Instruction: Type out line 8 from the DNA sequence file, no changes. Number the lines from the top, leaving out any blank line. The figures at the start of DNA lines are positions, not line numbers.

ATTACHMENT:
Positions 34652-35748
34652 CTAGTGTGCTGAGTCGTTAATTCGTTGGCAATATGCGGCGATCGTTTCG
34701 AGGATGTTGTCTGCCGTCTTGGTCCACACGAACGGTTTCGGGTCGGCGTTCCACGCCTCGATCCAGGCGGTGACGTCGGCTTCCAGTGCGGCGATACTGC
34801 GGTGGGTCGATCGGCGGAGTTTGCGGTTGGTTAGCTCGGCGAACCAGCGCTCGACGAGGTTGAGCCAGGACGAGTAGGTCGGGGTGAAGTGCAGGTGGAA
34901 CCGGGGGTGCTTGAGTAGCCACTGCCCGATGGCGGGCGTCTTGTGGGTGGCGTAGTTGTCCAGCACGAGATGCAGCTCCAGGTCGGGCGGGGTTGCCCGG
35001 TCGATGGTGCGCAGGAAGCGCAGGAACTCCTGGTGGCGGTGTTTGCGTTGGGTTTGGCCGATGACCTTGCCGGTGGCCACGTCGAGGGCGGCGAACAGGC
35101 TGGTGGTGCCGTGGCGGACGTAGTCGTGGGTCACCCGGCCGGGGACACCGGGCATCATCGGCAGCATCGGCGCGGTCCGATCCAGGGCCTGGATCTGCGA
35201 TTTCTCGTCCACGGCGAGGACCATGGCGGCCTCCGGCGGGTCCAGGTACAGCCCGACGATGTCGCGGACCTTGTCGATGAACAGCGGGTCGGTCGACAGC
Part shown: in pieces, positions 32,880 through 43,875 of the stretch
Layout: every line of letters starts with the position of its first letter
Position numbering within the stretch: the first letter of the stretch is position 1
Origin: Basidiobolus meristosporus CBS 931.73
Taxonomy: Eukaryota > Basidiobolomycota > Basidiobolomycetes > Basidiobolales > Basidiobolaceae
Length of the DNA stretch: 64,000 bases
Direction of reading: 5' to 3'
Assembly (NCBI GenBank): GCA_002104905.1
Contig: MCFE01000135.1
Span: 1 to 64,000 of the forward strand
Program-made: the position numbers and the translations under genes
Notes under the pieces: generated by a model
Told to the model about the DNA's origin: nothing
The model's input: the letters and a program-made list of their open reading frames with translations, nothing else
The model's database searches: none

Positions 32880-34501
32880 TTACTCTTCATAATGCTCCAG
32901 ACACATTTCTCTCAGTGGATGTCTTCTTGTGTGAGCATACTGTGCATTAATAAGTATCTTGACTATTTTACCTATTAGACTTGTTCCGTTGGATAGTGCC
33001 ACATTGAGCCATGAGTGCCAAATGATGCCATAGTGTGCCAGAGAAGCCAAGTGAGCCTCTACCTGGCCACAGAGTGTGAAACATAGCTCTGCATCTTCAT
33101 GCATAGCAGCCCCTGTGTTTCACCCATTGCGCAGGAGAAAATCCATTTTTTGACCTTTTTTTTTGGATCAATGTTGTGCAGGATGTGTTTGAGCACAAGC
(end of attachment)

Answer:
35201 TTTCTCGTCCACGGCGAGGACCATGGCGGCCTCCGGCGGGTCCAGGTACAGCCCGACGATGTCGCGGACCTTGTCGATGAACAGCGGGTCGGTCGACAGC